Anna Hoffman: “Modern world lacks beauty”
Anna Hoffman’s jewellery is very eclectic and cinematic to the point when you can’t say for sure you watch at improvisation or actual historical restoration. We talked to the designer about that generosity in her stylisations and philosophy behind it.
What is your jewellery for you and for the people, for the world?
My jewellery is a result of many years of studying and absorbing different cultures. I felt the need to get back to the sources of it now, when the world around is losing the beauty of traditions, rituals, the costumes, folk tales, crafts, that shaped everyday life before. I am convinced that our subconscious thirst for this has not gone away, people yearn for true beauty… So jewellery I make is more than one thing, it’s a complex, a symbol of the culture that has been lost. I’m not afraid of eclecticism. So I recreate those ancient ancestral ties, but in an allegorical, fairy-tale way, because in reality we are deprived of their spirit.
The beauty in the historical retrospect I think fits perfectly into modern life. I want to preserve the old traditions, applied art, the spirit of antiquity, preserve the richness of colours and folk patterns, fuse and transfer that into something new. It’s about the revival of cultural codes.
But why jewellery? You could choose something more obvious for that – costume design, theatre. I know you are a singer as well. Why is the area so dependent on a lot of technical knowledge, resources and time consuming?
It is difficult to say why I became a jewellery designer. I really don’t like the word designer, because for me design is practical, commercial, and what I do I rather define as art. I dreamed of making jewellery from the age of 19, but then there were not so many opportunities for studying, and my experience of taking private classes was so negative that set me back for 20 years.
My main motivation is the love I feel for jewellery. At some point I realised that no one can make it for me the way I see it.
And what is that way? What is your path of creation – from idea to final jewellery?
Every time it’s different. I rarely have a complete plan of action, there is always a place for spontaneity and improvisation. I rarely make sketches. Quite often I start from a particular gem. Follow the inspiration: it dictates the shape of the jewellery piece, colours, techniques. Other times that can be any kind of image, that arise ideas, looks. But I never see the final destination before I’ve finished. I like to think “in the material”, it knows better. I mean it shows the way.
As I’ve said already, the most powerful source of inspiration for me is historical jewellery. Different periods and cultures, I don’t have one specialisation. Today I’m in my “Byzantine period”, but I really love Roman jewellery, Egyptian, Renaissance jewellery, the Mughals treasures, Scythian gold and so on. I’m also inspired by contemporary designers that draw their inspiration from history as I do.
Do you feel like your art attracts particular people?
My clients, like me, appreciate quite a particular sort of beauty. They understand that our world has become poor, it lacks things that were made solely in the name of beauty, and not for the sake of some fashionable or commercial concepts. They are also people that work with art or are interested in it.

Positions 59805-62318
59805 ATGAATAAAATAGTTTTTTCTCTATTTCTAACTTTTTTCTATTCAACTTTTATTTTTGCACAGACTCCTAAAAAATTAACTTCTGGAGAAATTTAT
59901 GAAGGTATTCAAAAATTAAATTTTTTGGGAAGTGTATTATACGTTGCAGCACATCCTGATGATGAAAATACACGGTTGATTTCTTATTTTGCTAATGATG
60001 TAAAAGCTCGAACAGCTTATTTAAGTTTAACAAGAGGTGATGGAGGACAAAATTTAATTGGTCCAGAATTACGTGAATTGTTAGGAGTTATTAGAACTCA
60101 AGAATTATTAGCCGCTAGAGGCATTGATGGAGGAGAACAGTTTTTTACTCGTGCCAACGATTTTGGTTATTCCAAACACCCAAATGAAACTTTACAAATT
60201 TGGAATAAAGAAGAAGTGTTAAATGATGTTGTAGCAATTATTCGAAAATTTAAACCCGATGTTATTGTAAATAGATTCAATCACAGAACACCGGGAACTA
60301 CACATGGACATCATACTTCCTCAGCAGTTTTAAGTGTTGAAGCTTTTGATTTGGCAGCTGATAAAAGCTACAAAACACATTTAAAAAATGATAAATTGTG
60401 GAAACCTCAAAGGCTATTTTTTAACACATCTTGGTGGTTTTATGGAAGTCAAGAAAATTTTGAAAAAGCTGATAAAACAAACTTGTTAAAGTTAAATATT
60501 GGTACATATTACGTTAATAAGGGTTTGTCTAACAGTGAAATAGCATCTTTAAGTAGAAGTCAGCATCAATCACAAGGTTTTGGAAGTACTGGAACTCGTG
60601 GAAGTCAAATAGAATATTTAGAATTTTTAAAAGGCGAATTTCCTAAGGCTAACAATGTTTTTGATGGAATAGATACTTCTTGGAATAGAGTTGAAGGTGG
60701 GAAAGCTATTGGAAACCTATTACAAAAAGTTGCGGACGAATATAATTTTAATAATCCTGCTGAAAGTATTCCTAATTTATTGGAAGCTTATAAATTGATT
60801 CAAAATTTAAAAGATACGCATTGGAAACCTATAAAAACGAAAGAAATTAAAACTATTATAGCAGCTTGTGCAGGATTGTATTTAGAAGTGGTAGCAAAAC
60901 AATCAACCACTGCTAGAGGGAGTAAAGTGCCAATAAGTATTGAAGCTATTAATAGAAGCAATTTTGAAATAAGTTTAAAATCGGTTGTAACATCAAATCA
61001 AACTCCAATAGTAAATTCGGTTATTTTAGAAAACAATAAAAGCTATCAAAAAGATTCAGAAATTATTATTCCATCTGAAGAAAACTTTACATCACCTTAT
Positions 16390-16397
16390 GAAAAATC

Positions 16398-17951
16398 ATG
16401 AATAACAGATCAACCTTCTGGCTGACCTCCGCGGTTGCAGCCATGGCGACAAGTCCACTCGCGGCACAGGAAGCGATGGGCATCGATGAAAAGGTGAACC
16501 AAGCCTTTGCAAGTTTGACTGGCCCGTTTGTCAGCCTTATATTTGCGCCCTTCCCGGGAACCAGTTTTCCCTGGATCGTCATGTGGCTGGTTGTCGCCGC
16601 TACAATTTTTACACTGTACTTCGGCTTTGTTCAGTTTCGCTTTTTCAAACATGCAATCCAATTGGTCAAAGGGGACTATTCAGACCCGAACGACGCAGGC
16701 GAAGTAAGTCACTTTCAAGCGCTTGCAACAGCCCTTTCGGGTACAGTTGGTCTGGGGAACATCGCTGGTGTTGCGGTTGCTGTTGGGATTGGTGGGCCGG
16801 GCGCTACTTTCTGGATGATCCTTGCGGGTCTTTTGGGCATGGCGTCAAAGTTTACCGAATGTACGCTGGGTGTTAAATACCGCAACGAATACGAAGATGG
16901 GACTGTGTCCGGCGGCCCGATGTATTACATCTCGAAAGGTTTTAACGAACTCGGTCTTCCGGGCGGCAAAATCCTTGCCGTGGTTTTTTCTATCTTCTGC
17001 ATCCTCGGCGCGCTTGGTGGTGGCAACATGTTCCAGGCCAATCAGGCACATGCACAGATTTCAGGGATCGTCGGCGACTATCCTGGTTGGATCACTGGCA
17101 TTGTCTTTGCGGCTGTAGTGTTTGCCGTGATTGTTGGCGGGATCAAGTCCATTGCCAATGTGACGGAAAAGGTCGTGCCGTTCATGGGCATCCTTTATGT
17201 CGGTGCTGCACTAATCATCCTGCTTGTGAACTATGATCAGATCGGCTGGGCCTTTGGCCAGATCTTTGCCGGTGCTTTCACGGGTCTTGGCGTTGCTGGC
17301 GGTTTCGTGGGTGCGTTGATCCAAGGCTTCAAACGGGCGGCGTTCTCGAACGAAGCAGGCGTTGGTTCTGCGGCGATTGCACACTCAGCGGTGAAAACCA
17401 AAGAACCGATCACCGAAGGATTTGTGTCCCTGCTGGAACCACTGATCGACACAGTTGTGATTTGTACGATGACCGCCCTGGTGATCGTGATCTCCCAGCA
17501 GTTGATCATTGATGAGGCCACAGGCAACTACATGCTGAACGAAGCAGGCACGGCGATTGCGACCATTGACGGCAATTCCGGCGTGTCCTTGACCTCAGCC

As far as I do almost everything myself, I don’t produce works in series. Everything is mostly one of a kind objects, rarely they are available for the broad public. I get so caught up in the process of creation that I miss out on things that are important for promotion, as simple as posting on social networks. People that follow my art are usually very close to me in a sense they look for my works on their own.
Your style is very recognisable and authentic, despite being eclectic and inheriting elements from historical or ethnic pieces. What are the techniques you use most of all?
I work in the technique of casting on a disappearing wax model. Any metal works for me. Speaking of the stones, I prefer cabochons as a form, no other limits. While I have a little experience in carving, it’s something I want to explore more. II made an intaglio on carnelian myself, I really liked it. A ring with an insert made of carved mammoth bone is currently in the process.
Also I have a series of works made of silver with carved ceramic inserts. That was my initial idea – to make ceramics worthy of jewellery. And I think I succeeded.
What, you think, is ahead of you? What is the next step for you as an artist, a jewellery designer?
Unfortunately, or fortunately, I don’t have general concepts when I think about my jewellery. It’s not “a project” for me. I never analyse my path from that position. I rely on my feelings absolutely. I act quite selfishly, with no consideration of my audience. I choose to do what I like and make what I would like to wear in the first place. This may narrow my audience, but it also attracts those people who are on the same wave with me. I don’t need to look modern and relevant in the sense of contemporary fashion.
Time ago the main motivation for me was to stop crying in museums, and now I don’t do it anymore. I feel the antiquity and its masters very well: why, how and why they did something, my hand naturally follows these thoughts. That’s the way to master my art further.